I have to confess, this is my idea of a great way to spend a snowy Sunday. If you come over this afternoon, you will find me here, by the fire, probably reading a book. This girl knows how to party.

Tuesday, December 17, 2013

One Small Step for Rubbermaid

 You may think this is a plain, lime-green rubber tub, but you couldn't be more wrong. This is a space capsule. Inside this tub is an astronaut. While the outside of the tub is sitting near our wood stove, the inside is traveling across the galaxy with a small, slightly cramped astronaut inside.

Here she is, travelling to Betelguese as commanded by mission control, otherwise known as Zaya. Sometimes Mission Control takes his turn as an astronaut, but this morning he was content to direct the endeavor.

The astronauts are well fed on their journeys. Specifically, they eat apple chips, turkey jerky, and peppernuts - the snack of champions...and astronauts apparently.

The iPad has added another dimension to space travel. Usually it takes place in a cardboard box with the control panel and viewscreen designed by Sharpie and Crayola. Since this tub will be returned to Grandma T at Christmas-time, they decided to use an iPad app called SolarWalk to visualize the adventure instead.

Does this count as science? Sure, it does. Why not? 

Snap to it

 I hadn't really planned for electronics to figure into last Friday's curriculum, but Mim dragged out all the Snap Circuits so I decided to let them "play" when they probably should have been finishing their science vocabulary sheet.

Mim made an FM radio, and she is happily surfing the waves. Zaya was worried about what she might run across. To alleviate his concerns (and mine) we made a Christian or talking rule. Since the only talking she could find would be commercials or Trade-ee-oh, it wasn't a problem.

Zaya made a motion sensor and a siren. Why you would want to spend so much time and effort making various loud noises is beyond me. I suppose I need a Y chromosome to really get it.

While there was a little more "Mom, can you help me?" than I had hoped for out of playtime, it was worth it in the end. I hear electricians make a good living, and if all else fails they'll at least be able to construct the most critical parts of a cop car.

Thursday, October 31, 2013

All Dressed Up and Several Places to Go

 Another October come and gone, and the kids made good use of their costumes this year. They wore them to a Gymnastics party last night, a walk around the town square this afternoon, and trick-or-treating this evening. I was reminded that I really don't like Halloween; it seems like a fairly dumb holiday, but the dressing up and the free candy I'll take, particularly the dressing up part. Society can have the rest.

Once again we scavenged our home, the local thrift store, and the internet for props and pieces. I finally remembered to ask them about their costume desires early in the season. While I can scrounge up what I need to at the last minute, it was nice to have the luxury for accuracy.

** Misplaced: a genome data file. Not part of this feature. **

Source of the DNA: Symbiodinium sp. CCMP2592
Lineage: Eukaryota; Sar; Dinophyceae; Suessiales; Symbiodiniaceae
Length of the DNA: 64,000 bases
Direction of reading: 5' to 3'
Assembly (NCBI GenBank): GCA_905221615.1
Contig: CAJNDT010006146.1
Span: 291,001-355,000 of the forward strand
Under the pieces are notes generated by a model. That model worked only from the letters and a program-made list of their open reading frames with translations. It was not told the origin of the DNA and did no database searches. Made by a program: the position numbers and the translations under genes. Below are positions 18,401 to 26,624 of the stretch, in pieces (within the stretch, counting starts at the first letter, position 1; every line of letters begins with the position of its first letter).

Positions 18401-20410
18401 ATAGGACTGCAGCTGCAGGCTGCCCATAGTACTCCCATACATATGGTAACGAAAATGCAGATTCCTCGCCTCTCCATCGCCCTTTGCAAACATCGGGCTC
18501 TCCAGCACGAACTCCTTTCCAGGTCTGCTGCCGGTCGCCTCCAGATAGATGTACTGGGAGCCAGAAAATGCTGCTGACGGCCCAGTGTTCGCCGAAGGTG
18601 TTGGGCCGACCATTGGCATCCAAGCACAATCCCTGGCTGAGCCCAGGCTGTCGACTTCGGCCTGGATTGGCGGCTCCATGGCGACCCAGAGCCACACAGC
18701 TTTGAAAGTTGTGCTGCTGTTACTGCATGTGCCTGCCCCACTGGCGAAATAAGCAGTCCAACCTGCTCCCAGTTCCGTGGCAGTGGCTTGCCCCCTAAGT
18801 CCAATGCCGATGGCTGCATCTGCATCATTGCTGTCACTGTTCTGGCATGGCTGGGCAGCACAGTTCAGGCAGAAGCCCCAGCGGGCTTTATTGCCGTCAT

Mim wanted to be Professor River Song this year. For the uninitiated, River Song is the wife of The Doctor, the title character from the TV show Doctor Who. She is a no-nonsense, time-traveling archaeologist who makes good use of hallucinogenic lipstick, a good blaster, and her vortex manipulator to travel the universe, occasionally saving the Doctor, and occasionally being saved herself.

We were trying to re-create this specific outfit. Did we succeed? You be the judge, but don't tell me if you think we failed. I couldn't take it. We did curl her hair as well, but it would've taken a lot more hairspray and a lot more time than I was willing to put into it to get those curls.

Zaya dressed as Dr. Erwin Schrodinger, the quantum physicist who famously postulated the Schrodinger's Cat thought experiment. If you want more details, follow the link to the Wiki page. His box there contains a "cat". (It's a plush lion because it was the only feline that fit.) He couldn't bear the thought of killing the cat, so he wore the vial of radioactive poison (glow-stick) around his neck in the evening.

His costume was occasionally mistaken for The Doctor (The eleventh Doctor, specifically.) and Harry Potter. It's understandable given the bow tie for the first and the round glasses for the second. At least one person thought he was dressed up as "a nerd". What can I say? Who am I to argue? He makes an awfully cute little nerd. I'm sure the real Schrodinger's mother thought the same.

We went around our little neighborhood with some next-door friends and another homeschool family. Most of the other kids were fairly shy, but good ol' Schrodinger came up with enough chit-chat to make up for the other seven quiet characters. At the very first house he yelled, "T-R-I-C-K to the power of treat," to the poor unsuspecting home-owner. River Song gave him a don't-embarrass-the-rest-of-us wallop, but I don't think it was effective. I decided to hang back with the other parents and let him be himself. River kept him in line, more or less, anyway.